July 16, 2022
What to Read? Reynolds or Asher?
Between novels, Norman Mailer wrote short stories, and he wasn’t proud of it. I’ve been teaching a novel course this summer, so my novel reading has been relegated to those that I assigned. As a consequence, I don’t feel like I’ve read anything this summer, since summer is when I get caught up with some science fiction. Since I’m reading novels for work, I’ve been reading short stories for fun—mostly Alastair Reynolds and Neal Asher.
I read Reynolds’ Revelation Space last summer (I think), after I had been reading Peter F. Hamilton’s Commonwealth novels. Reynolds and Hamilton have very different takes on space opera: the former’s is darker and more austere, influenced by cyberpunk and pretty strictly hard sf; his galaxy is immense, full of voids, empty spaces, and mysteries because of relativistic travel, with only a handful of characters. He has prodigious spaceships and Dune-like races of humans—the Ultras, the Conjoiners, the Demarchists—all products of technology and political-philosophical movements that fragmented humanity, it seems, well before the events Revelation Space. There are aliens, too, who are mostly extinct, but who have left their influence on the galaxy, like the Inhibitors and the Amarantin. I feel like there’s more hidden than explained in Reynolds, making his novel more opaque and gritty.
Hamilton’s Commonwealth is a more Star Trek-like universe, full of technologically sophisticated civilizations connected by a network of wormholes. Space travel is mostly missing from these earlier novels; instead trains carry passengers between worlds through wormholes. People rejuvenate and become essentially immortal, and the economics system seems to be capitalism on steroids. His aliens are few, but very interesting and interact with humanity in specific ways. Hamilton’s style is clear and easily digestible; he uses many characters to paint a huge tapestry in War and Peace-length novels. I really enjoyed reading Pandora’s Star and Judas Unchained as the central arc was engaging with an epic feel, a satisfying payoff, and a mostly optimistic view of humanity’s future. While his second series in the Commonwealth, the Void Trilogy, was also good, I almost put it down a couple of times, growing tired of similar prose and what felt like interminable story lines. The ending paid off, but I felt even more like Hamilton needed an editor on this second series.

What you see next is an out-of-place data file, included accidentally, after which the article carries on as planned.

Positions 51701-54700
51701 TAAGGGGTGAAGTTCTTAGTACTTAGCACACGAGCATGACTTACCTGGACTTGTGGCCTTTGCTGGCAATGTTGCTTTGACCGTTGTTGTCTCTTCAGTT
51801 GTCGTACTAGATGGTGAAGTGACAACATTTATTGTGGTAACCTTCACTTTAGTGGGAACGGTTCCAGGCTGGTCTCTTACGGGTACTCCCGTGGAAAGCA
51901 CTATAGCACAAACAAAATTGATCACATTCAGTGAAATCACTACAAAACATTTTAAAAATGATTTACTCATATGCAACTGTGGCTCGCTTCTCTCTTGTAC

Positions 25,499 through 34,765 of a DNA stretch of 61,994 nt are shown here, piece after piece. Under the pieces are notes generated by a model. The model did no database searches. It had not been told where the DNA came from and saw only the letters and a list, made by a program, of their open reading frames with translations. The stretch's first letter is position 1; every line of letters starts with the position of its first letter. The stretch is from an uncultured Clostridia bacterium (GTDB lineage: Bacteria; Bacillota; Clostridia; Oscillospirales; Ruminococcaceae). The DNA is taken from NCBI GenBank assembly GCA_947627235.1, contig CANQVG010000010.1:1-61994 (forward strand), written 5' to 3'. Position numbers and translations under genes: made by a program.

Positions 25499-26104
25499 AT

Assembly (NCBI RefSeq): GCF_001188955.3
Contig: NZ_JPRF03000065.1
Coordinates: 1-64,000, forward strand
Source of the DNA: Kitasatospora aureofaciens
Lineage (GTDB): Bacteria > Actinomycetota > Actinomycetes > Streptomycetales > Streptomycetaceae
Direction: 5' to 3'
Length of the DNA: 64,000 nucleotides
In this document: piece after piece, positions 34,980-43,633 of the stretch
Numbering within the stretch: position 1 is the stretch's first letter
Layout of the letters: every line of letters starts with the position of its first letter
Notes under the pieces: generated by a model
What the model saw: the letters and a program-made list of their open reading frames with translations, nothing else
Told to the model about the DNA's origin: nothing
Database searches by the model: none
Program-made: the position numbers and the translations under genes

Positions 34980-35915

I think because I was in Hamilton headspace, I didn’t enjoy Revelation Space as much as I should have when I read it. Well, I picked up his short story collection Beyond the Aquila Rift after seeing the Love, Death & Robots’ versions of two of his short stories, “Zima Blue” and “Beyond the Aquila Rift,” which were excellent. Well, the stories are even better: both are kind of dark and muse philosophically about the nature of memory, nostalgia, and reality. “Fury” is a detective mystery with a 30,000-year-old robot, echoing the eponymous robot in “Zima Blue.” “Trauma Pod” is just cool, and I must note, very teachable.
Next, I read the stories in the Revelation Space universe. Great Wall of Mars is really a novella that shows the genesis of the Conjoiner movement on Mars. It’s an action-packed story with mechanical worm infestations, political intrigue and perfidy, metaphysical brain implants, and a truly heroic protagonist. It’s a great introduction to the RS universe—perhaps the one I should have started with. This story alone makes me want to read more novels in the universe. I also read “Weather,” an Ultra/Conjoiner love story that develops more of the latter’s culture and technology, and “The Last Log of the Lachrimosa” whose Ultra characters were similar to those in Revelation Space—complete with a surly captain and ancient aliens. Great stuff. Diamond Dogs is also in this collection, and I plan on tackling this novella next before moving on to Redemption Ark.
That said, Walter has been touting Neal Asher for a while. I’m familiar only with his novella The Bosch, but I did enjoy that—very reminiscent of Paul di Filippo’s Ribofunk stories set in his Polity universe. Walt told me to read The Engineer, a novella-length entrée to his Jain trilogy. Man, it’s good. Again, it’s action-packed space opera with ancient aliens, warring human factions, big spaceships, servitor Golems, AIs reminiscent of Iain Banks’ Culture AIs, and Cronenberg-level body horror. Asher’s style is a bit more abstract than either Hamilton’s or Reynolds’, leaving more to the reader to fill in gaps and make connections. I don’t feel like his characters—particularly the important minor ones—are as fleshed out, but his world-building feels detailed and complete. I’m currently reading “Spatterjay,” and it’s like the Jain homeworld in The Engineer—replete with crazy alien creatures that make humans seem like a low, weak link on the food chain.
So my problem now is: do I continue with Reynolds or Asher? I’m leaning toward Reynolds...